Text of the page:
Finding it difficult to live with the life of the party?
Extroverts are sometimes hard to understand. Their actions and motivations can be so puzzling and counterintuitive to those of us that are introverts.
If you are an introvert that has an extrovert in your family or close to you, then this survival guide will help you see things from an extrovert’s perspective. Understanding extroverts can be a tremendous aid in helping you to get along with your friendly party-goer.
Beginning to Understand Extroverts
Extroverts gain energy from socializing. They are the most “on” when they are around a large group of people. They feed off the energy and easily bounce from one conversation to another effortlessly making small talk along the way. For an extrovert, it isn’t so much what they are doing as who they are with. They love parties and being with others. When they are feeling low, they’ll call friends to go out.
Extroverts generally have a lot of people that they refer to as “friends”. They greatly value knowing a lot of people. An extrovert will strike up a conversation just about anywhere. Extroverts are very uninhibited about reaching out to others. They’ll meet people at Starbucks, in the checkout line at the supermarket, at church and, of course, at parties. They seem to live by the famous Will Rogers quote, “I never met a man I didn’t like.”
They are outgoing, talkative and generally love being the center of attention. They come alive when the spotlight is on them. They never want to leave a good party and find the action stimulating and addictive.
Extroverts tend to value breadth of experience over depth. They will often bounce from one thing to the next. This includes hobbies, interests, conversations, friendships and social events. They just can’t get enough of life, but they don’t want to get bogged down in the details. They want to see it all, do it all and talk to everyone.
They are often dreamers and visionaries. They are constantly coming up with the next big idea. However, they often lack follow-through. They just can’t get buried in all the minutiae. They would rather hand off the specifics to someone else and move on to the next thing that enthuses them.
Extroverts can be a lot of fun. They are exciting, vivacious and full of energy (as long as they are surrounded by people). They like to live life in the fast lane. All of this adds up to relational trouble between introverts and extroverts.
Where the Problems Arise with Extroverts
For introverts that treasure solitude, quiet time and depth of experience, the extrovert can sometimes seem draining, overbearing and superficial. Their social schedule is just too much for us. Yes, we love how exciting extroverts can be, but ultimately we are easily worn out by their need to be with others and to connect. We just want to go home, but the extrovert will have none of that. They want to move on to the next place to see and be seen no matter what the hour.
Introverts will usually wind up feeling pressured and imposed upon if they are in a close relationship with an extrovert. Introverts can only tolerate parties and social engagements for a limited time because these events drain them of energy. If they are already tired or feeling low, then they will especially resist the extroverts prodding. This can produce feelings of resentment and rejection on both sides.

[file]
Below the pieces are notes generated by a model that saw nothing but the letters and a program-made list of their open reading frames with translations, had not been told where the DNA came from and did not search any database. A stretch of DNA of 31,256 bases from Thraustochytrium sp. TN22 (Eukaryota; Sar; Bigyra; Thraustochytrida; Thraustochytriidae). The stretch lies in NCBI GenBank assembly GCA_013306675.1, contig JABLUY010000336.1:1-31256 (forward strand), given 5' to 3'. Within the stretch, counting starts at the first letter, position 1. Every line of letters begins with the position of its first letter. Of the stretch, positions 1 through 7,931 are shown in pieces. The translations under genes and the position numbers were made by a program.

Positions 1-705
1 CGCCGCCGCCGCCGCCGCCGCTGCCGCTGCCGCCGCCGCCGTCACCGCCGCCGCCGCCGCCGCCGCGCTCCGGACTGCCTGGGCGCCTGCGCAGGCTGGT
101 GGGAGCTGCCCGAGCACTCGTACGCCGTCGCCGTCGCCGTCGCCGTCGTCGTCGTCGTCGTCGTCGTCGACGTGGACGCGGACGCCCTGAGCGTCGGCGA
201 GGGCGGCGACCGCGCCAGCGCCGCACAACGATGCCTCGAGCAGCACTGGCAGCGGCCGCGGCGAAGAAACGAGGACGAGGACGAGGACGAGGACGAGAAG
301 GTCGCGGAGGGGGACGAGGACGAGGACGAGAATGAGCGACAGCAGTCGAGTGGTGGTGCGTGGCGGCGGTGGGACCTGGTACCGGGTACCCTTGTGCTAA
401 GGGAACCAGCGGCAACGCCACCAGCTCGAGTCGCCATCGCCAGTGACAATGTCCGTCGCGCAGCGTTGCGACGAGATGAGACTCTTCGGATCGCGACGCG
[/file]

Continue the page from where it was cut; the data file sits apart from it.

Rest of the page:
Over time, the stark differences between introverts and extroverts can really add up. Repeated fights, disagreements and misunderstandings will create a level of underlying tension that puts both sides on edge. This can be a downward spiral that will ruin the relationship if you let it.
How to Survive the Extrovert
Overall, a little understanding can go a long way. For the longest time, I struggled to get along with extroverts because I didn’t really recognize the differences in our needs. Once I discovered that extroverts are just wired in a radically opposite way than I am, then it was much easier for me to accept them as they are and to accept myself too.
Knowing that you see the world differently and that neither of you are defective in some way is a relief that usually has an immediate positive impact on the relationship. I used to feel that the extroverts in my life were just completely blind to my needs and in a way I was right. They often see situations from such a totally opposite perspective that my view of the world, as an introvert, would never occur to them as a possibility even in their wildest dreams.
So, what is the best way to survive living in close relations with an extrovert? I’d say that you need to do all you can to educate yourself and your social butterfly about the real differences between introverts and extroverts. Talk it out, but do this when you are both calm and have plenty of time. As you learn more about one another’s needs, then you’ll be able to come up with creative ways to cope.
Do you live with one of these opposites? Have you learned to get along? Share your experiences in the comments section of this article.
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